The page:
Motorist "fitted laser jammer to Aston Martin in bid to avoid speeding detection", court told (From The Northern Echo)
For details on how to contact our editorial and commercial departments, click here
Motorist "fitted laser jammer to Aston Martin in bid to avoid speeding detection", court told
Updated 9:22am Tuesday 13th May 2014 in News
A MOTORIST attempted to evade the law by fitting a 'laser jammer' to his sports car which had the effect of rendering police speed cameras useless, a court heard.
Eric Craggs, 68, who drives an Aston Martin sports car, twice avoided apparent detection by the same police officer who was holding a speed camera device and aiming it at the front of his vehicle as she saw it approach on the early evening of August 1 last year.
The officer, PC Lorraine Williams, of Cleveland Police's camera enforcement unit, was unable to record the speed Mr Craggs was travelling at with her device displaying an 'error' message.
Teesside Crown Court heard how PC Williams had also failed to register the speed of the pensioner's car some nine months earlier when she again attempted a reading at the same location, Central Avenue, Stockton, and received another error message.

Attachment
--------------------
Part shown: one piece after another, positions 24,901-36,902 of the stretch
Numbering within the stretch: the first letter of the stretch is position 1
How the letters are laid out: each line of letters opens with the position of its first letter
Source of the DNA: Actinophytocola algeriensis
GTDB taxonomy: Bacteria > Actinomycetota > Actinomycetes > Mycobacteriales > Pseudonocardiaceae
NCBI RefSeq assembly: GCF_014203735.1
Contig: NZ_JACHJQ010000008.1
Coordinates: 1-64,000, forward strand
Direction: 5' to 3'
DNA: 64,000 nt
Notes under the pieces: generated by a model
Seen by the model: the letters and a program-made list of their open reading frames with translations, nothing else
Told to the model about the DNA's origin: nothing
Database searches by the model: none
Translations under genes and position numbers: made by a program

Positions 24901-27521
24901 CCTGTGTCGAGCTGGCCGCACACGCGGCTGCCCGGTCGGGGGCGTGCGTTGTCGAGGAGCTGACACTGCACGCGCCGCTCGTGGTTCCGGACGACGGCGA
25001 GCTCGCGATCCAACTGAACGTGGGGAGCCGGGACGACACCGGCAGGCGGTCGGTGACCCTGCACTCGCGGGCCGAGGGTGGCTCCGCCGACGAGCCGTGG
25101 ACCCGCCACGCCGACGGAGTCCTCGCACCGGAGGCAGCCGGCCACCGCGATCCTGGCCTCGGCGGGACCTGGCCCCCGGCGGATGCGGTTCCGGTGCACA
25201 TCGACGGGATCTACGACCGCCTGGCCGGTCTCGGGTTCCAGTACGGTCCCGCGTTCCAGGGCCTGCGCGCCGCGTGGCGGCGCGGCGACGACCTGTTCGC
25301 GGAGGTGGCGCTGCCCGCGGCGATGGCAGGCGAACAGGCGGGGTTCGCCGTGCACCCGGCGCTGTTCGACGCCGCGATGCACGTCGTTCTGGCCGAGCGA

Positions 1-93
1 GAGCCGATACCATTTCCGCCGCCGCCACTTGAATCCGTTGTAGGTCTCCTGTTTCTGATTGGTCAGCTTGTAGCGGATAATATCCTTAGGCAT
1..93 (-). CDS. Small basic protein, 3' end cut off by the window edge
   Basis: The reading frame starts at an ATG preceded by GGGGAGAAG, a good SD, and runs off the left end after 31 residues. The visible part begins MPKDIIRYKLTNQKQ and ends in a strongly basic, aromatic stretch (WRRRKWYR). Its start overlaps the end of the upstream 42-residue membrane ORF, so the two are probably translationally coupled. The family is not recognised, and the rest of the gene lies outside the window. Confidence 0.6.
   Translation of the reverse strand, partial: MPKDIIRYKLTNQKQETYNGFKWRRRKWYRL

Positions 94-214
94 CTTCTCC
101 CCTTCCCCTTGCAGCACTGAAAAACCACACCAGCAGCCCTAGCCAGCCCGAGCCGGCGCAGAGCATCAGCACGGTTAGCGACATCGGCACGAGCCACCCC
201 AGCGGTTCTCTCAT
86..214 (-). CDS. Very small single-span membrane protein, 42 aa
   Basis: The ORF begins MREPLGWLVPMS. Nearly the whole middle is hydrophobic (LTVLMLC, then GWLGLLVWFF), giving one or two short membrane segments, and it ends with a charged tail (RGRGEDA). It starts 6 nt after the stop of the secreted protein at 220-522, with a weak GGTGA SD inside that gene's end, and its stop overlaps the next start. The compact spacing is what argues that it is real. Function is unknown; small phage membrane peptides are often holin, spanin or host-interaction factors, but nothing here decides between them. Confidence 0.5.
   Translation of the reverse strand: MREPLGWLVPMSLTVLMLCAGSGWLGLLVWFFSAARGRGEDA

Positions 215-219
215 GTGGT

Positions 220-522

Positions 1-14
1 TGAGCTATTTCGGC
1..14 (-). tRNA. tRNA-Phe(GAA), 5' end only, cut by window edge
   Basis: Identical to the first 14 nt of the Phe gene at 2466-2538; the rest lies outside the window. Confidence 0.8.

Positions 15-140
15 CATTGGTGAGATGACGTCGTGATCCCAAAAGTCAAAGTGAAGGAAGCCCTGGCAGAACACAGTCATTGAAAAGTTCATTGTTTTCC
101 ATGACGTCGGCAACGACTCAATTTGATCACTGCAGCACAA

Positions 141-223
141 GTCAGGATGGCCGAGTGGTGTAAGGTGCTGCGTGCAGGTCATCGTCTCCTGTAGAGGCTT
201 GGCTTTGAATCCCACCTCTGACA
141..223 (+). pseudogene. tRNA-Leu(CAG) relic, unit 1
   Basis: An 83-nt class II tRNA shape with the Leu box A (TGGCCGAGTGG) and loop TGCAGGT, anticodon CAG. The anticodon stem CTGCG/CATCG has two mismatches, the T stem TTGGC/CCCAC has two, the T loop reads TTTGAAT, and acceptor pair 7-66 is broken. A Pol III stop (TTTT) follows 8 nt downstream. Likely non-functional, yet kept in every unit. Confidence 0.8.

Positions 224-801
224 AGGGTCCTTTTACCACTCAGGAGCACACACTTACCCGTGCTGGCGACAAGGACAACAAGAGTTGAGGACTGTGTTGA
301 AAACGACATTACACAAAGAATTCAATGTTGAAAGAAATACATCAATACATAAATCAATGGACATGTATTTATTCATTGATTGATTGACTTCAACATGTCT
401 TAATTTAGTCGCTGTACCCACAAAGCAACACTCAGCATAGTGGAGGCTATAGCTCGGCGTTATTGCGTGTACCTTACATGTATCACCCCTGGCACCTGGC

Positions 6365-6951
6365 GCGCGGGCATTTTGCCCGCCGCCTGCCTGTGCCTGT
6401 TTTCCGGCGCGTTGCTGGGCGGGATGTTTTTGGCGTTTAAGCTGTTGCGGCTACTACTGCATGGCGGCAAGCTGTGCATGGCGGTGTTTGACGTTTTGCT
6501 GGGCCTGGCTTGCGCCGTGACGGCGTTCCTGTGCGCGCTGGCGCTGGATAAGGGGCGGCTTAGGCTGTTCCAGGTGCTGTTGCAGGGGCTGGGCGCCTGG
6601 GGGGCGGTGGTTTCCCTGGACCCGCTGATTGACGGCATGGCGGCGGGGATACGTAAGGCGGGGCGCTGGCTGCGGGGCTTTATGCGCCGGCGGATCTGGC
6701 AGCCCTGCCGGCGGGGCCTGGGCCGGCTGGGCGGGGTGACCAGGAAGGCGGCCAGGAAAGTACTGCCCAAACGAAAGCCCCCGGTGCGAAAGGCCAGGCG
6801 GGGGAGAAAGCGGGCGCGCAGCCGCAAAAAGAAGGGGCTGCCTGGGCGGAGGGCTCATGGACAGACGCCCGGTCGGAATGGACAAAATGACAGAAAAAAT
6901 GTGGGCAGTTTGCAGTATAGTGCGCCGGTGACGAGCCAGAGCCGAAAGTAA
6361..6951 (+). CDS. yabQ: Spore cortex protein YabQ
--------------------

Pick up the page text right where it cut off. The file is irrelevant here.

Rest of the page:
On both occasions a rectangular object was seen attached to the front number of plate of Mr Craggs' car.
The jury in Mr Craggs' trial was told that the defendant had the laser jammer fitted to his car when he took it to be serviced at a car dealership off the A19 near Houghton-le-Spring and was invoiced for the cost, £443.
However Mr Craggs, who denies doing an act intended to pervert the course of justice between July 15, 2009 and August 12, 2013, claims he had not instructed anybody to fit the jammer device and had no knowledge of it.
Police eventually seized the Aston Martin and sent the equipment fitted to it for tests. They found that it did interfere with the lasers used in their speed camera devices.
Mr Craggs' car also featured a speed detection system with an audio and visual alarm which sounds when the vehicle is range of such devices, although this in itself is not illegal.
The smartly dressed pensioner, who wore a pinstripe suit, used a hearing loop to listen to the evidence against him as the prosecution outlined their case.
The trial of Mr Craggs, of Junction Road, Norton, Stockton, is expected to last between three and four days.
The case continues.